T.C. Boyle Stories I_ The Collected Stories of T. Coraghessan Boyle
T. C. Boyle
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T. C. Boyle is one of the most inventive and wickedly funny short story writers at work today. Over the course of twenty-five years, Boyle has built up a body of short fiction that is remarkable in its range, richness, and exuberance. His stories have won accolades for their irony and black humor, for their verbal pyrotechnics, for their fascination with everything bizarre and queasy, and for the razor-sharp way in which they dissect America's obsession with image and materialism.
Gathered together here are all of the stories that have appeared in his four previous collections, as well as seven that have never before appeared in book form. Together they comprise a book of small treasures, a definitive gift for Boyle fans and for every reader ready to discover the "ferocious, delicious imagination" (Los Angeles Times Book Review) of a "vibrant sensibility fully engaged with American society" (The New York Times).
it as well as I do.” Now Cullum spoke for the first time, his voice a high, nagging rasp, like static. “Arkson,” he said, driving nails into the first syllable, “I ain’t got all day.” It was then that Melissa, giggling like a machine and with a pair of ice-cream cones thrust up like torches over her head, came tearing around the side of the building, her sister in pursuit. Marcia was not giggling. She was crying in frustration, wailing as if her heart had been torn out, and cutting the air with
rumor is not easily squelched, and the whole affair left a bad taste. He is dozing in an armchair, three Furballs purring in his lap. In the hall, the sound of his son’s hoofs like a drumbeat on the linoleum. His eyes flutter open, caught in the rift between consciousness and the deeps. He stands. Gropes for his glasses. Una lies asleep on the davenport, the snake coiled round her like a meandering stream. He finds the tail. It stiffens under his fingers, then goes limp. He heaves, fireman and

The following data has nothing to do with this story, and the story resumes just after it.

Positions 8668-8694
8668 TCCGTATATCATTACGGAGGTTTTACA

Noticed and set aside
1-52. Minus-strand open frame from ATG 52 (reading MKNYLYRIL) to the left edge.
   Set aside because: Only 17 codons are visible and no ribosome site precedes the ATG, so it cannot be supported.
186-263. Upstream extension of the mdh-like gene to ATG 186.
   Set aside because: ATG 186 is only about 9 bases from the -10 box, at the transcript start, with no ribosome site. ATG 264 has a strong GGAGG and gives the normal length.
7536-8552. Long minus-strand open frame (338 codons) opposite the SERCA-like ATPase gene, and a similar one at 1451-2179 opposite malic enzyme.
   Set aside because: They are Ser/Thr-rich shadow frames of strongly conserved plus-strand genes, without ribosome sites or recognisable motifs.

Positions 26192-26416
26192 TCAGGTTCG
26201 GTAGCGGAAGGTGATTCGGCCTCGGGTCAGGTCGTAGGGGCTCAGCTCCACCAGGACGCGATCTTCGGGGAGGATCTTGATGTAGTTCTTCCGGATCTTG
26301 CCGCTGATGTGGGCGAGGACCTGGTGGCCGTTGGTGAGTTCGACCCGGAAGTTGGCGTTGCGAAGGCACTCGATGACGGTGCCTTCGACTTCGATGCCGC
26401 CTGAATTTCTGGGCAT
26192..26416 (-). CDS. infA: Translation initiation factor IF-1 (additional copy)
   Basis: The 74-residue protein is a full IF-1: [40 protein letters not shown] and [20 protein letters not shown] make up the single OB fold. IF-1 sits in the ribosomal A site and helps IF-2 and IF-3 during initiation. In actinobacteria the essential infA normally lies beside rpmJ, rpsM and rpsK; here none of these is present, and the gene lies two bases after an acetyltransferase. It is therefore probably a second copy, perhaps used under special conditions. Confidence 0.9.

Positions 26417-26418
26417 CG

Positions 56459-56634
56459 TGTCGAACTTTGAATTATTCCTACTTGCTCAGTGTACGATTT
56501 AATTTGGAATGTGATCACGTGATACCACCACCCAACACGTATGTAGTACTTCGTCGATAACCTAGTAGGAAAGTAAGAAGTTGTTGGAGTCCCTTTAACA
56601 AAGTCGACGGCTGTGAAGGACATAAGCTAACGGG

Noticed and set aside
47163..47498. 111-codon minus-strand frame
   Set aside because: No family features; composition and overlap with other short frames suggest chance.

grandfather, who years later dressed in a suit for my father’s funeral and was mistaken for a banker, had had a heart attack and he wasn’t drinking. Or rather, he was strictly enjoined from drinking, and my parents, who drank themselves, drank a lot, drank too much, took pains to secrete the liquor supply. Every bottle was removed from the cabinet, even the odd things that hadn’t been touched in years—except by me, when I furtively unscrewed the cap of this or that and took a sniff or touched my
fist wavered under Akaky’s nose for an instant, then dropped into the darkness and hammered him three or four times in the midsection. Suddenly Akaky was on the ground, crying out like an abandoned infant, while the big man rolled him over and his accomplice tugged at the sleeve of the overcoat. Ten seconds later it was over. Akaky lay on the ground in his standard-brown serge suit and imitation plastic galoshes, doubled up in the fetal position, gasping for breath. The thugs were gone. In the
As it turned out, Hal was two hours late. He was from California, after all, and this was his party. He hadn’t seen any of these people in what—six years now?—and there was no way he was going to be cheated out of his grand entrance. At seven he pulled a pair of baggy parachute pants over his pink high-tops, stuck a gold marijuana-leaf stud through the hole in his left earlobe, wriggled into an Ozzie Osbourne Barf Tour T-shirt though it was twenty-six degrees out and driving down sleet, and